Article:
I had a lot of feelings about this book. Mostly, I was stressed out and upset because Gerald’s mom is horrible. In the present, she actively blocks out Tasha’s shitty behavior, turning on appliances and pretending to make smoothies to drown out the carnal sounds coming from the basement at all hours of the day. In the past, she was violently aligned with Tasha, refusing to believe that she was to blame for any of the trouble caused. She’d do Tasha’s homework for her, then protest when this inappropriate behavior was pointed out. When Gerald and Lisi spent hours in his room with the actress-nanny from Network Nanny, Tasha pooped in her own bathroom sink and blamed it on Gerald; their mother believed her instantly, despite the actress-nanny pointing out that Gerald hadn’t left her side. She was the one who pushed for Gerald to be in special education classes, and at one point in the book, he realizes that she needs him to be mentally handicapped because it lets her off the hook for being a bad mother. And that’s her whole thing: She refuses to take ownership for how crappy she is.
As the examples of how poorly Gerald’s mother treated him and how little she actually cared piled up—he later reveals that he once overheard her telling his father that she only had enough love to give Tasha because she was the first and that she barely even wanted Lisi—I just felt more and more uncomfortable. How could a woman like this exist? How could she be a mother?! Then, naturally, I got very sad because of course there are people out there who mess with their children’s minds like this and in even worse ways. A while back, I read a book called Mother, Mother (by Koren Zailckas, whose memoirs on alcohol abuse and anger are great reads) that has an even more frighteningly manipulative family dynamic at play. So I’m no stranger to a story where the mother is a terrible person. But it was still pretty hard to stomach. Perhaps because I’m thinking so much about starting my own family. It was like “My God, could I become this? Could I love my first child so much that I’m incapable of providing love to my other children, even if the first one turns out to be a sociopath?” It’s a disturbing thought to have!
Like the woman from the hockey game, I wanted to steal Gerald away and just give him a better home to grow up in.
And in case you’re wondering, Gerald’s dad is mostly silent, though he has his moments of sticking up for Gerald and Lisi, both in the past and in the present. I’m upset with him for taking so long, but at least he does something in the end.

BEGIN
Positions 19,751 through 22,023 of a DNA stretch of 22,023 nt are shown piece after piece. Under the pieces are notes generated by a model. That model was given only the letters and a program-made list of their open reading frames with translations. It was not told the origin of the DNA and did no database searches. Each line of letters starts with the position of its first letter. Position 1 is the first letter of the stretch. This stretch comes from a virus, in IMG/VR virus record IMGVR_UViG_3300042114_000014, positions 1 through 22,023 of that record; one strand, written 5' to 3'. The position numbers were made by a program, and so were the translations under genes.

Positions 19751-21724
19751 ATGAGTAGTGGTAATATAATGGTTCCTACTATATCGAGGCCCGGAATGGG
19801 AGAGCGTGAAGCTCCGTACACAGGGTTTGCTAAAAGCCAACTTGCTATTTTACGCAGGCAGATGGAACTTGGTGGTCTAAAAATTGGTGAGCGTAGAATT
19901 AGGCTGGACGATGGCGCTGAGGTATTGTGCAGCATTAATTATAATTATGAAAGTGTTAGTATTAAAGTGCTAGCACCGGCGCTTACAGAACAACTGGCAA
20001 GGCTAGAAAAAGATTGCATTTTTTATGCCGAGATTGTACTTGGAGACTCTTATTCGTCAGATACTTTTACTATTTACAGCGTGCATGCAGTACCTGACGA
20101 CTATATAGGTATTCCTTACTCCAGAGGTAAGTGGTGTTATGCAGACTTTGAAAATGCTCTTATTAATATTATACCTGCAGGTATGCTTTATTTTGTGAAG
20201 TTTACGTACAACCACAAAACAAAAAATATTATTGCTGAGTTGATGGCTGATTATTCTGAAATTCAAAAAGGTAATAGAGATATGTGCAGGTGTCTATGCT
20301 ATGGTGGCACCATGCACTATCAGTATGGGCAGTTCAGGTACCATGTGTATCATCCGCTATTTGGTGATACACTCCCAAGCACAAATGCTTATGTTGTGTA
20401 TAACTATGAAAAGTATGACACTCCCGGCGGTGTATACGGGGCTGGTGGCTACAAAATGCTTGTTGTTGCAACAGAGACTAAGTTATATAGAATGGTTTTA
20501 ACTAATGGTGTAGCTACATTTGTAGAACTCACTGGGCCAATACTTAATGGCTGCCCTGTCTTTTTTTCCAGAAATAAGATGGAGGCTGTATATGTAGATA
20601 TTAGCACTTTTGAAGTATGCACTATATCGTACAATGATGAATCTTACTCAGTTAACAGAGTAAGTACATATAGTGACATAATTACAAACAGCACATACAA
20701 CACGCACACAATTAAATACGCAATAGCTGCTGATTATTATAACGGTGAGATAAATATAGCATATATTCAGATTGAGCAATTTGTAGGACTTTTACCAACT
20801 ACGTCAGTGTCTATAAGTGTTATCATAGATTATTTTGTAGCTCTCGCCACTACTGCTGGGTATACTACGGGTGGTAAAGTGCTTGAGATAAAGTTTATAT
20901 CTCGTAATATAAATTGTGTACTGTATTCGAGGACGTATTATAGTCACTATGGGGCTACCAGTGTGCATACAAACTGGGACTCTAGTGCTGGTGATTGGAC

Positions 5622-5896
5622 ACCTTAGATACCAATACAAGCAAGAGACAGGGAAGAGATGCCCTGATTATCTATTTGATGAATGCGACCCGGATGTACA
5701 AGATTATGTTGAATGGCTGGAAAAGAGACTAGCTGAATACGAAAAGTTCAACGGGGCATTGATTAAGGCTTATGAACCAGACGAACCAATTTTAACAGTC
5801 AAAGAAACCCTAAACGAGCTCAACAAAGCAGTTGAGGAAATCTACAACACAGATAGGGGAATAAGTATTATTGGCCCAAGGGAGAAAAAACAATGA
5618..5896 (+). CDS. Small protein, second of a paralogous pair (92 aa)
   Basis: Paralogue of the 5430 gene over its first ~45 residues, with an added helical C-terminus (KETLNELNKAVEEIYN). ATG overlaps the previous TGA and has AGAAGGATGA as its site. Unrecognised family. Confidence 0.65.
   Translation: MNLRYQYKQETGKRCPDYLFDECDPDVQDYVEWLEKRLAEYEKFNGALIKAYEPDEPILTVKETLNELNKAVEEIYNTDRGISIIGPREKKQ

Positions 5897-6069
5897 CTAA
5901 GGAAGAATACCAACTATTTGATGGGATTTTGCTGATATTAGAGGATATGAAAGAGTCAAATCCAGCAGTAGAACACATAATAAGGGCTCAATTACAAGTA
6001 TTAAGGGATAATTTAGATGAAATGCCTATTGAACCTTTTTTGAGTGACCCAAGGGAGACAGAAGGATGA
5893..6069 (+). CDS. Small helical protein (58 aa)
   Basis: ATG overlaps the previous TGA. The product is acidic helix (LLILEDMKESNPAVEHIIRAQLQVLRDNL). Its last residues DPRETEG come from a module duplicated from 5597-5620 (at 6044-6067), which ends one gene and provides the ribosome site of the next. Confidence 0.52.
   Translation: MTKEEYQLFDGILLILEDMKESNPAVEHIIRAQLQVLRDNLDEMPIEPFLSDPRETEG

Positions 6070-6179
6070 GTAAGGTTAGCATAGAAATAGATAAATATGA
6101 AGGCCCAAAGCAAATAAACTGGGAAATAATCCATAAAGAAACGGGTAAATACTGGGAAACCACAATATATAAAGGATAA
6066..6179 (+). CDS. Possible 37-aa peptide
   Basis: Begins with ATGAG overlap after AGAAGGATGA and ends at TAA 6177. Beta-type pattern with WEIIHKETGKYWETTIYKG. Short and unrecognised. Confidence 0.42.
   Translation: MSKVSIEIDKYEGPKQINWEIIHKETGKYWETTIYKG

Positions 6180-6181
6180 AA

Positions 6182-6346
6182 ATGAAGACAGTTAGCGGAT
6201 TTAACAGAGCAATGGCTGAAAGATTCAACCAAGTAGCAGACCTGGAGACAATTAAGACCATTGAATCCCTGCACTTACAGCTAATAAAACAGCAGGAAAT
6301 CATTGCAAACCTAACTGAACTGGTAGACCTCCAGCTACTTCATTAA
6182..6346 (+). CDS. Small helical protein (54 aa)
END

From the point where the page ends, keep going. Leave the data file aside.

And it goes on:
I also kinda wish there was more explanation to why Tasha was so terrible. I get that some apples are just rotten, but was there a point where she was kinda normal and then she turned? Like Joffrey?
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All that aside, I’m not sure how I felt about the book overall. I think it might’ve moved a little fast once it came to Gerald learning that his life outside of his family doesn’t have to be terrible. Without giving too much away, there’s a scene during Gerald’s Grand Gesture where he gets into a fight with one of his friends because he had spaced out to Gersday. The whole ordeal, including its resolution, seemed really off to me. Like . . . A.S. King didn’t want to just give Gerald nice, normal moments (well, as nice and normal as a moment can be when you’re trying to shake your family awake to how terribly they treat you), so this had to have some element of drama to it as well. But it also still had to end on a positive note because it was still the best aspect of his life, so the fight couldn’t last very long. It just came off as too formulaic to me—”Insert Minor Setback Because Nothing in Life is Perfect” and all that.
But weirdly enough, the resolution to his family issues is basically glossed over, and I feel like it makes total sense to do that. Given that the problem was so glaringly obvious, there was only a handful of ways to deal with it, and all the options were brought up at some point over the course of the novel. So once it came down to choosing an action, we didn’t really need to see the conversation or have long scenes devoted to it. It was taken care of quickly, and I appreciated that. Much like the fight scenes at Casterly Rock and Highgarden in “The Queen’s Justice,” we didn’t *need* to see the whole thing; we could subsist on the implications.
As my “first” foray into the Amazing ARC Adventure, I’d say this was . . . interesting. I don’t think I would’ve picked this book if I’d come across it today, which I can probably say about most of the books in the stack, just based on their cover summaries. And yes, there’s a story to why I put first in quotes; more on that in a future post. But there’s something to be said about stepping slightly out of your usual reading zones.
Hopefully I’ll be back soon with more book posts!! But you’ll probably get GoT and HIMYM posts first lol.
May your TBR piles tower but never topple,